Nov 16

Five Reasons Nationals Have Pressing Need For Cespedes

According to multiple reports, the Mets still covet Yoenis Cespedes, and their plan appears to wait him out as they did last winter and gamble he’ll fall back into their laps. It paid off because for all the lip service Cespedes gave for liking New York, he wasn’t enamored with the Nationals’ offer of deferred salary.

It worked once, so why not twice?

HARPER: Needs help. (AP)

HARPER: Needs help. (AP)

Last winter there were two serious players for Cespedes, the Mets and Nationals. However, this offseason, San Franciso, the Dodgers, Toronto and Yankees have also been linked to Cespedes with varying degrees of interest.

The Nationals, who despite the addition of Daniel Murphy, overtook the Mets in the NL East in 2016, but once again were unable to get past the division series. Such mounting frustration could entice the Nationals to be a major competitor for Cespedes.

If Cespedes winds up in Washington, the Nationals will likely move Jayson Werth from left to right and Bryce Harper from right to center. A projected middle-of-the-order with Werth, Murphy, Cespedes, Harper is more than imposing.

Here’s why this could be a burning issue for the Nationals:

Mounting frustration: The Nationals have consistently failed to get past the division series, and this must be gnawing at them. It sure does when watching Harper. For the Mets, their frustration stemmed from six losing seasons. However, it’s different for the Nationals, who won – and often easily – the NL East, but stumbled in the first round of the playoffs. They’ve acquired quality pitching, but their offense has been stagnant and needs an infusion. Murphy helped, but it wasn’t enough as Werth and Harper had down years. Cespedes could be that guy, and as an added bonus to Washington, when the other bats are producing it will take pressure off him.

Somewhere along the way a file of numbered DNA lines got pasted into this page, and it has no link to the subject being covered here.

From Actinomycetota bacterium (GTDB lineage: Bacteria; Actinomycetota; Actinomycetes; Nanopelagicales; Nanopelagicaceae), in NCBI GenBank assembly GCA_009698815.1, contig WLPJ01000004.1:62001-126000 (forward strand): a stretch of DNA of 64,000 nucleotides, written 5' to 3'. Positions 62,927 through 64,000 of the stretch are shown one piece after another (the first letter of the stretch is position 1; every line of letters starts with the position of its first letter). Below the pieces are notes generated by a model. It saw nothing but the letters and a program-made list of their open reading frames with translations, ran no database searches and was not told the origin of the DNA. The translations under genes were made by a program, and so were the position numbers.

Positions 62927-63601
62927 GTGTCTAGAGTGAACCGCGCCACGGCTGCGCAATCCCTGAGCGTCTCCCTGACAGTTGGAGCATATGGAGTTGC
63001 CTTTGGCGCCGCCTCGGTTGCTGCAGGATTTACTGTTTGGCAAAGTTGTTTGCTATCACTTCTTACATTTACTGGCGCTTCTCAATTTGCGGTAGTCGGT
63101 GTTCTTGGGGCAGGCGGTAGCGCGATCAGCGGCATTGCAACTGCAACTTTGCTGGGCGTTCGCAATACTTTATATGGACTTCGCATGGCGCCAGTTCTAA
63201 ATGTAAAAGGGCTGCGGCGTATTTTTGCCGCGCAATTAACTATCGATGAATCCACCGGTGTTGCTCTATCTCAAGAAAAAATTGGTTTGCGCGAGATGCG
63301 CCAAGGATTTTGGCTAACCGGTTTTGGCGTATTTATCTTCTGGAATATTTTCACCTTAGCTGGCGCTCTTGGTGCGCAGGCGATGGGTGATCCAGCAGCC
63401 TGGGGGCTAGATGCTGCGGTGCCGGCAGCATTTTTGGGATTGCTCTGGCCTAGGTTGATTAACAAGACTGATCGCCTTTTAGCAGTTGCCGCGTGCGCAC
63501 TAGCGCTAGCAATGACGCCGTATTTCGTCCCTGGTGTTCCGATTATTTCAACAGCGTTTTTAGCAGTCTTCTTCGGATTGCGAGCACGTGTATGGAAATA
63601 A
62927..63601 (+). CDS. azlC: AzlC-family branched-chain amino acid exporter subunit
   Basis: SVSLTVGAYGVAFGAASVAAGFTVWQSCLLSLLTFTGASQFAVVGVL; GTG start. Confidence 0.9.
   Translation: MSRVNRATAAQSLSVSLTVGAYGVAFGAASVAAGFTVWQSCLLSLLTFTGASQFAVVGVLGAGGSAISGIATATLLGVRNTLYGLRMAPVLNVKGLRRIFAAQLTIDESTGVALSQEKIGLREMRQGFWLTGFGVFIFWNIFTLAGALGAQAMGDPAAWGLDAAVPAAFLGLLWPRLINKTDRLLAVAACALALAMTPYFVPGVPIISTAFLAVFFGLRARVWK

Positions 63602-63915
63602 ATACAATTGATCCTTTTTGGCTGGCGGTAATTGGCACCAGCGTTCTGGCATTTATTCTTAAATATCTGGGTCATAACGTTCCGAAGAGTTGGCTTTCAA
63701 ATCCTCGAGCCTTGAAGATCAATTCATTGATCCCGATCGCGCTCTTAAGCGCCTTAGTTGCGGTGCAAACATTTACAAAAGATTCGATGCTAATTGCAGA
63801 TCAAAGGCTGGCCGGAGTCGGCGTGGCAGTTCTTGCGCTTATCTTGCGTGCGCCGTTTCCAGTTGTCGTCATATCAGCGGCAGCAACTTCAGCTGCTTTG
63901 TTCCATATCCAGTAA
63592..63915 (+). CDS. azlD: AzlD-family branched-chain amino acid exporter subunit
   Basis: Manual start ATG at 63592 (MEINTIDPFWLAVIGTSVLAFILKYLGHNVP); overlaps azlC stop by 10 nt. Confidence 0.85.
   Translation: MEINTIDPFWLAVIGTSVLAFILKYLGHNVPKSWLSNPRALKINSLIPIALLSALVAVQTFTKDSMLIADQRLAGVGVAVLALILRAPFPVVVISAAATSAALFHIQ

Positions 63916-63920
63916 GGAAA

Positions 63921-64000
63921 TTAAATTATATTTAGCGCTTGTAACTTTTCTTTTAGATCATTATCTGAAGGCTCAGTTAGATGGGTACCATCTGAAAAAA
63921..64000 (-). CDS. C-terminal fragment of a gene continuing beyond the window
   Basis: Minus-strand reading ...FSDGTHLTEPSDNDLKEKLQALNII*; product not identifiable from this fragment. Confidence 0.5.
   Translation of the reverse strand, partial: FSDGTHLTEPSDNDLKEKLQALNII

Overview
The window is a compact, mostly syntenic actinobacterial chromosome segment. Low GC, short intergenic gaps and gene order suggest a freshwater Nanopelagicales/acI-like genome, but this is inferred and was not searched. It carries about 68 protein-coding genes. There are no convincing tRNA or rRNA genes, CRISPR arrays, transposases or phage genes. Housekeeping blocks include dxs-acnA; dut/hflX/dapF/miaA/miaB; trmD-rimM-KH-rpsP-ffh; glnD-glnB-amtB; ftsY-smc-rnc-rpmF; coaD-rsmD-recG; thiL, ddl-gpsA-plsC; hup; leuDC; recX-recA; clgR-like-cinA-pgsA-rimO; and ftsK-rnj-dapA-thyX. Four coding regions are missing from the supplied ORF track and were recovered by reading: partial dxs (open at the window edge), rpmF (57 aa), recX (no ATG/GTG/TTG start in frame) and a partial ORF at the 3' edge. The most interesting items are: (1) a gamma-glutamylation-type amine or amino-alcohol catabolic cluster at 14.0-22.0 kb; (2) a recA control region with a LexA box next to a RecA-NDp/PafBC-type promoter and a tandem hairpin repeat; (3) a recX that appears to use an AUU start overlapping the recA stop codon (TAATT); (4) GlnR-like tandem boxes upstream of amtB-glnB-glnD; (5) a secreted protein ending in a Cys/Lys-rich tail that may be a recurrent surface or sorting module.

Need a buffer for Werth: This is Werth’s final season of a seven-year, $126-million contract (he’ll get $21 this year). He hasn’t lived up to the money as they hoped and combined with the decline of Ryan Zimmerman (signed through 2019), the Nationals need to bolster their right-handed offense.

Harper window closing: Harper is salary arbitration eligible for 2017, but will be a free agent after that season. This is a guy who’ll command major bucks. The Nationals must prepare to lose him, and Cespedes could be their safety net.

Don’t want to waste pitching: The Nationals have a strong staff with Max Scherzer and Stephen Strasburg, and much like the Mets with their young rotation, they don’t want to waste their prime years.

Sticking it to the Mets: As they did with Daniel Murphy, the Nationals would relish the opportunity to stick it to the Mets. To the Nationals, 2015 was a fluke, and in their collective minds this is a chance to restore their world order. Of course, it is up to the Mets to prevent this, but it will cost them.

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Nov 14

Walker Accepts Mets’ Qualifying Offer

Coming off back surgery, Neil Walker had little choice but to accept the Mets’ $17.2-million qualifying offer. He had to figure surgery would have limited interest, so it was best to take the guaranteed money and try the market again next offseason.

It was a no-brainer on his part, just as the qualifying offer was to the Mets.

“Happy to say I’m back in Orange and Blue in 2017! Let’s go Mets,” Walker posted on his Twitter account Monday afternoon.

Walker, who came to the Mets in a trade for Jon Niese, helped carry them for much of the season before undergoing season-ending back surgery to repair a herniated disk. The 31-year-old Walker, who replaced NL MVP candidate Daniel Murphy, hit .282 with 23 homers and 55 RBI before his season ended.

ESPN reported the Mets’ 2017 payroll commitment is now roughly $124 million. That could go as high as $150 million should the Mets bring back Yoenis Cespedes.

Had the Mets not retained Walker, second base could have come down to Wilmer Flores and T.J. Rivera. They will now be relegated to the bench roles.

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Sep 01

Three Mets’ Storylines: Something Not Right With DeGrom

Evidently, those three extra days of rest didn’t help Jacob deGrom or the Mets. Also not helpful to the Mets was the image of deGrom heading up the tunnel to the clubhouse and motioning trainer Ray Ramirez to follow him.

Uh oh, what else could go wrong?

“That’s news to me,” manager Terry Collins said when asked about deGrom motioning to the trainer. “What you just informed me of is very troubling to me. … Jacob deGrom is a huge piece for us.”

DE GROM: Not right. (AP)

DE GROM: Not right. (AP)

How could the manager not know, unless, of course, deGrom wanted to talk to somebody else? Even so, television replays clearly showed Ramirez followed deGrom down the tunnel.

“Everything is fine,” insisted deGrom. “I just wanted to talk to Ray. I felt out of sync out there, but nothing is wrong.”